Solar cubes

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The only way is up ... new direction for solar?

Tens of thousands of grey nomads have embraced the solar age, harvesting the energy of the sun to allow them to both use power and to silently stay in bush locations for extended periods. But it still isn’t a perfect solution.

There are cloudy days, caravans and motorhomes get parked in the shade, and the panels laying flat on the rig roof just aren’t delivering the amount of power needed to keep the a/c, washing machine, freezer, and media centre running full blast 24/7. Well, while scientists may still be a way off delivering limitless free power to grey nomads, they are making startling progress on improving solar panel performance.

For years, research has focused on improving the efficiency of photovoltaic cells, but the boffins have realised they have been ignoring the elephant on the solar panel … the way in which the cells are arranged. Researchers from the Massachusetts Institute of Technology (MIT) have built cubes or towers that extend the solar cells upwards in three dimensional configurations … with stunning results.

Using both computer modelling and outdoor testing, the new structures have boosted power output by up to 20 times that of fixed flat panels with the same base area. While solar panels placed flat on a rooftop are most effective at harnessing solar energy when the sun is close to directly overhead, they quickly lose their efficiency as the angle of the sun’s rays hitting the panel increases – during the mornings, evenings, and in the less sunny months.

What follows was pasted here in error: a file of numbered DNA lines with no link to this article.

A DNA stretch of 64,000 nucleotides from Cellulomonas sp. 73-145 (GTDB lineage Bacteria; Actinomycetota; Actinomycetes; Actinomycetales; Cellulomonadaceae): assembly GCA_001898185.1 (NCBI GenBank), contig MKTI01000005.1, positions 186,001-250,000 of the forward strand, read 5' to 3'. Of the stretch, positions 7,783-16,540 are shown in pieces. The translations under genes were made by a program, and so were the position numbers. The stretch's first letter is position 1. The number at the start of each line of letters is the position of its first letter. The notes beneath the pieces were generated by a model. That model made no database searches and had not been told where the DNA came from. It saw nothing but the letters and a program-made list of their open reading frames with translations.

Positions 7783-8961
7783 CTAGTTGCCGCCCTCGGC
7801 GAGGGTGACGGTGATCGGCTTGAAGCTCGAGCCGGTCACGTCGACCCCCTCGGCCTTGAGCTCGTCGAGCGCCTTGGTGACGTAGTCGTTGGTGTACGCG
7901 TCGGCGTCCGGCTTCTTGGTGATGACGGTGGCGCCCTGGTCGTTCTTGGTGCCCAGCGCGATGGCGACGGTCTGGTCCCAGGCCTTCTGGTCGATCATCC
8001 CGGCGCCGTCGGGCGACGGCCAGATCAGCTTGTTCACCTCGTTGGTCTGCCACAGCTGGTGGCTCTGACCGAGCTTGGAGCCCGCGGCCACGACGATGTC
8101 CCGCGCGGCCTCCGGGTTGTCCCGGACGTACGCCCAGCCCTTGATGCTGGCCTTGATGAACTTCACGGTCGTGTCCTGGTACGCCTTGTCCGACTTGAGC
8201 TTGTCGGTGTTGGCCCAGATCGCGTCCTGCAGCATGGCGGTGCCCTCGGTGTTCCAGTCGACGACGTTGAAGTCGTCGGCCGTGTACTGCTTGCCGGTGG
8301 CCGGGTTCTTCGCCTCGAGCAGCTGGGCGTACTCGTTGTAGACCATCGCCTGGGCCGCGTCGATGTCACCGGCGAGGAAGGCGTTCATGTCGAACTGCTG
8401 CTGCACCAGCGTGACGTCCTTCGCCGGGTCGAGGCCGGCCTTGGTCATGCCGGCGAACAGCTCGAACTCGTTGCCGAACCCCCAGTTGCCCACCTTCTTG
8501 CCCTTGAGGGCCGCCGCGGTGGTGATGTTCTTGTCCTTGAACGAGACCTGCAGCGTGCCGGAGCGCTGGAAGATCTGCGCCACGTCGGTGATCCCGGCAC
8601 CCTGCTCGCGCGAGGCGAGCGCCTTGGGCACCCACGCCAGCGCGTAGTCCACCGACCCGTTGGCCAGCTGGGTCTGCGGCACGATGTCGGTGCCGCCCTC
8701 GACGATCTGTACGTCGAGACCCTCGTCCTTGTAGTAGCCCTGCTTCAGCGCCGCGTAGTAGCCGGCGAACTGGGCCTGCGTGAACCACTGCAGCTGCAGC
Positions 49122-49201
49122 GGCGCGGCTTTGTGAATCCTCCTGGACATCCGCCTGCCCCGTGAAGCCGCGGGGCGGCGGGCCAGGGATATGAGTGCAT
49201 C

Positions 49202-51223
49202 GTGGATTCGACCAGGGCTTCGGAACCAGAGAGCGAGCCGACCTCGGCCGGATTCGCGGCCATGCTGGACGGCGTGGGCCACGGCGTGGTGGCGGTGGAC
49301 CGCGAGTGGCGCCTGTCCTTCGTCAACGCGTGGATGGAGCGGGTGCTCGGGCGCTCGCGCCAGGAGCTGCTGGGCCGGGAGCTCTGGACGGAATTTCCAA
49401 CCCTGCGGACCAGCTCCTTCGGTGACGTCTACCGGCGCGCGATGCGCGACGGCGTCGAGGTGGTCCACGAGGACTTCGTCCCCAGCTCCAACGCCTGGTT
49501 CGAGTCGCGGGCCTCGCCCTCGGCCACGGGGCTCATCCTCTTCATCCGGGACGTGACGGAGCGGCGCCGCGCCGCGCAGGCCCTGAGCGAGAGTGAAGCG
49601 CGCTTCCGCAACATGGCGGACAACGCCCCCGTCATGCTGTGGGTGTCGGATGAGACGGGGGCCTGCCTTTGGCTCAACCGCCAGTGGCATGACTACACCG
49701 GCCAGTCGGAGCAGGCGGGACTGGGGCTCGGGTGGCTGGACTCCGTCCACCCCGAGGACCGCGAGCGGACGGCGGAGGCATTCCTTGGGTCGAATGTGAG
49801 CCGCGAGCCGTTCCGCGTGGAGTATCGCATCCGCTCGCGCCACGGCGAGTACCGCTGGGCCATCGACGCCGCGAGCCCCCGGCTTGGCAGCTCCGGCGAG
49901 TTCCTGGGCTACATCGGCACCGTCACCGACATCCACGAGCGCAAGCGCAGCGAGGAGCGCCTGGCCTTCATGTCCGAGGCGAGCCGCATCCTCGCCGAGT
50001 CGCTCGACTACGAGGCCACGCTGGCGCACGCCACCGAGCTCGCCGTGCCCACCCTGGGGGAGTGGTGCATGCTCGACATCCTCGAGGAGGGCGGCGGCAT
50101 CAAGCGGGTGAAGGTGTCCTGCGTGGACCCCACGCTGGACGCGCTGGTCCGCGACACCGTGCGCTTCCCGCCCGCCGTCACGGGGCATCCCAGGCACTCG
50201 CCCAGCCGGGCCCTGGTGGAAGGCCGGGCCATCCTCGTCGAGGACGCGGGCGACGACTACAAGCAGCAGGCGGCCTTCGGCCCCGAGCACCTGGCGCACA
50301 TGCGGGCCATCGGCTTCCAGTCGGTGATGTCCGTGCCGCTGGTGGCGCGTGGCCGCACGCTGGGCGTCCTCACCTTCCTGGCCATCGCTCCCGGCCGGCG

According to the findings published in the Energy and Environmental Science journal, this is exactly when the 3D modules created by the MIT team provided the biggest boosts in power output. By going vertical and collecting more sunlight when the sun is closer to the horizon, the vertical units were able to generate a more uniform output over different times and seasons. In their rooftop tests, the MIT team studied both simpler cube modules as well as more complex accordion-like shapes that could be shipped flat.

So far, only individual 3-D modules have been tested, and the next step is to study a collection of such towers, accounting for the shadows that one tower would cast on others. Given that these 3-D shapes will deliver a particular advantage when used in places where space is limited, the question is: ‘Just how much extra power producing potential could a cluster of them deliver to the roof of a caravan or motorhome?’

While it may add to wind resistance on the road, the possibilities offered by the new innovation could be endless.

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